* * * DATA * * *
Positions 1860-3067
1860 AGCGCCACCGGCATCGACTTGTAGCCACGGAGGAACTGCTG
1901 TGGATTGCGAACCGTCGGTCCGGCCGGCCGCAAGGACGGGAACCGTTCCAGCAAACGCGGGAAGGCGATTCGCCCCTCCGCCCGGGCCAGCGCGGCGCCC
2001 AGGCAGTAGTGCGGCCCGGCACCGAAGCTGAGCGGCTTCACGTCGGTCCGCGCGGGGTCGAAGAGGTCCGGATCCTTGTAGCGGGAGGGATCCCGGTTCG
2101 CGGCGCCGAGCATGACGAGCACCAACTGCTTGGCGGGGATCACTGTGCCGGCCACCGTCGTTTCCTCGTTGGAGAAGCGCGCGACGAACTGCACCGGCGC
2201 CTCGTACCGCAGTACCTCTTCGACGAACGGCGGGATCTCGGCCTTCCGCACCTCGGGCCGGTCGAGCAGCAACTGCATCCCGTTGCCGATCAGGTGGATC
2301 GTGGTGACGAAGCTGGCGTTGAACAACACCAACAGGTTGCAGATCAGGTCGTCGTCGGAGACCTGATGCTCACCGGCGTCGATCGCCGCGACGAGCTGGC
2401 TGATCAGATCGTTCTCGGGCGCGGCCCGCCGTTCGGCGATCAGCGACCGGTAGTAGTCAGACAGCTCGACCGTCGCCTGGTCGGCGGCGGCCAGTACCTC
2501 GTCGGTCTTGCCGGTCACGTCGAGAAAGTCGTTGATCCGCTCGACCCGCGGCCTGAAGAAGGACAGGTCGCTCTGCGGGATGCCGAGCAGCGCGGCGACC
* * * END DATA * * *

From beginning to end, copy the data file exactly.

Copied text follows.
Positions 1860-3067
1860 AGCGCCACCGGCATCGACTTGTAGCCACGGAGGAACTGCTG
1901 TGGATTGCGAACCGTCGGTCCGGCCGGCCGCAAGGACGGGAACCGTTCCAGCAAACGCGGGAAGGCGATTCGCCCCTCCGCCCGGGCCAGCGCGGCGCCC
2001 AGGCAGTAGTGCGGCCCGGCACCGAAGCTGAGCGGCTTCACGTCGGTCCGCGCGGGGTCGAAGAGGTCCGGATCCTTGTAGCGGGAGGGATCCCGGTTCG
2101 CGGCGCCGAGCATGACGAGCACCAACTGCTTGGCGGGGATCACTGTGCCGGCCACCGTCGTTTCCTCGTTGGAGAAGCGCGCGACGAACTGCACCGGCGC
2201 CTCGTACCGCAGTACCTCTTCGACGAACGGCGGGATCTCGGCCTTCCGCACCTCGGGCCGGTCGAGCAGCAACTGCATCCCGTTGCCGATCAGGTGGATC
2301 GTGGTGACGAAGCTGGCGTTGAACAACACCAACAGGTTGCAGATCAGGTCGTCGTCGGAGACCTGATGCTCACCGGCGTCGATCGCCGCGACGAGCTGGC
2401 TGATCAGATCGTTCTCGGGCGCGGCCCGCCGTTCGGCGATCAGCGACCGGTAGTAGTCAGACAGCTCGACCGTCGCCTGGTCGGCGGCGGCCAGTACCTC
2501 GTCGGTCTTGCCGGTCACGTCGAGAAAGTCGTTGATCCGCTCGACCCGCGGCCTGAAGAAGGACAGGTCGCTCTGCGGGATGCCGAGCAGCGCGGCGACC